ITEM 3 Collateral for Importation of Foods and Industrial Materials - Yomiuri Hochi - 18 Jan 46. Translator: S. Kinoshita.
One of the biggest concerns of the Japanese people today is the production of collateral goods for imports of rice, petroleum, cotton and other items essential for rebuilding the national economy. It is announced by the United Press Far Eastern reporter that American business circles are very desirous of having American-Japanese trade relations restored and American citizens are anxiously looking forward to imports of Japanese goods. At the 89th Diet session, Mr. "OGASAWARA, Minister of Commerce and Industry, declared that collateral goods are available and ready for export.
It is, of course, not easy for JAPAN to export any commodity at present, when there are not enough supplies to meet domestic requirements. But, at this critical juncture for JAPAN, we must do our best to produce collateral goods to obtain food, material for industry and any other necessary items. We shall make a brief survey of what is obtainable as collaterals based on estimates worked out by the Board of Trade and submitted to SCAP.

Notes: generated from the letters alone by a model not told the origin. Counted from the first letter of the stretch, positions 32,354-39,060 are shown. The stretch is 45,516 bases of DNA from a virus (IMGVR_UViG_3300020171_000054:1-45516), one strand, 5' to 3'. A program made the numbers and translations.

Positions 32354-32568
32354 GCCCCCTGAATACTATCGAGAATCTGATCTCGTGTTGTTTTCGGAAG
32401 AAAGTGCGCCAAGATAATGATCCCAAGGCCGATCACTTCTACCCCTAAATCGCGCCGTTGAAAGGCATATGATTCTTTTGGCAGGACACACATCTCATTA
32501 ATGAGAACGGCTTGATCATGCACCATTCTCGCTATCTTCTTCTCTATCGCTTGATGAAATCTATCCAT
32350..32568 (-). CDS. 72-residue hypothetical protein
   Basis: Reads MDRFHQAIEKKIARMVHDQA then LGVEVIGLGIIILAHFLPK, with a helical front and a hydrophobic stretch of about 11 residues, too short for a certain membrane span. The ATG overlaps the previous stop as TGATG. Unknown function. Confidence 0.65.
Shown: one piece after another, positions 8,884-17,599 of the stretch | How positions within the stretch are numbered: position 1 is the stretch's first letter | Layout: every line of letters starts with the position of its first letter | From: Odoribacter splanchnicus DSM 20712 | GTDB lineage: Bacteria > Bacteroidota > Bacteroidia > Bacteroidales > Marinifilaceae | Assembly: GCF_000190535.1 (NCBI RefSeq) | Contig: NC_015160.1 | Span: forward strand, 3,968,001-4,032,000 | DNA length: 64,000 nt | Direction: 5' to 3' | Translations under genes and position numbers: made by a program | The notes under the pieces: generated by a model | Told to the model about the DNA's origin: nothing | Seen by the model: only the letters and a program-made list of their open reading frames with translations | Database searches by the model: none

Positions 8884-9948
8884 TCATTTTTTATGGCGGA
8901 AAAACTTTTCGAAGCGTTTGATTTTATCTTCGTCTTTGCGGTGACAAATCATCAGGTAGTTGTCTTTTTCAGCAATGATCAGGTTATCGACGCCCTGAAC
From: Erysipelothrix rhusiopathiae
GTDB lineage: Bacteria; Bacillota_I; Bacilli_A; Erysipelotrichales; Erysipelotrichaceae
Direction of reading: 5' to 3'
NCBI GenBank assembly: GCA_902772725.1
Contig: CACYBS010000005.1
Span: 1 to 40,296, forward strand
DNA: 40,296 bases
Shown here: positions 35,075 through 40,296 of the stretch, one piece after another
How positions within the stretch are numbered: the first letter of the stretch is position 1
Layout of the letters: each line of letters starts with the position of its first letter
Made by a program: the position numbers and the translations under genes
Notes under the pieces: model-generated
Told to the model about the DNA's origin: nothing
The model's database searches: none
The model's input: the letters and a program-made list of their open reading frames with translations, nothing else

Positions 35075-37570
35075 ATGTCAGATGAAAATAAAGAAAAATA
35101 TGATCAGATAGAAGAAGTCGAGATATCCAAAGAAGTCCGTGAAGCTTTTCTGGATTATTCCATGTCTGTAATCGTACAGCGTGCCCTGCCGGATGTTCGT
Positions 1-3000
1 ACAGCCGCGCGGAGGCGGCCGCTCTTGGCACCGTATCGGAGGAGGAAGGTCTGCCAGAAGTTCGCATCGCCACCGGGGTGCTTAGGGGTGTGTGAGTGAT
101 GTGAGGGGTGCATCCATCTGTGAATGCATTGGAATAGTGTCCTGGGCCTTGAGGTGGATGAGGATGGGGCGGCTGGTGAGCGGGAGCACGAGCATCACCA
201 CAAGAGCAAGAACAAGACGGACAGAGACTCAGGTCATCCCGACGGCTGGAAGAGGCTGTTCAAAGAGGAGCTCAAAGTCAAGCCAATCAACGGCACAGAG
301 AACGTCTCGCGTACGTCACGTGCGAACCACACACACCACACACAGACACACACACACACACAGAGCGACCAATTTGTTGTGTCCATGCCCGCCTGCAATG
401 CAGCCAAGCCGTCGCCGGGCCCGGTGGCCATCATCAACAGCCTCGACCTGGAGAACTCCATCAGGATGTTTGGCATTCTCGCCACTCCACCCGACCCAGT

According to the Board of Trade's estimate, collateral including silk, chemical products, machinery, marine products, lumber, and industrial
- 2 -

(View Page Image)
ECONOMIC SERIES: 184 (Continued)
ITEM 3 (Continued)
art works are expected to be available this year at a value of 3,660, 000,000 yen. Of this total, 560,000,000 yen is in stock, and ready for export. It must not be overlooked that the above estimate was made by comparing past exports and present domestic demands, and commodities were evaluated on the basis of prices current immediately before the termination of the war.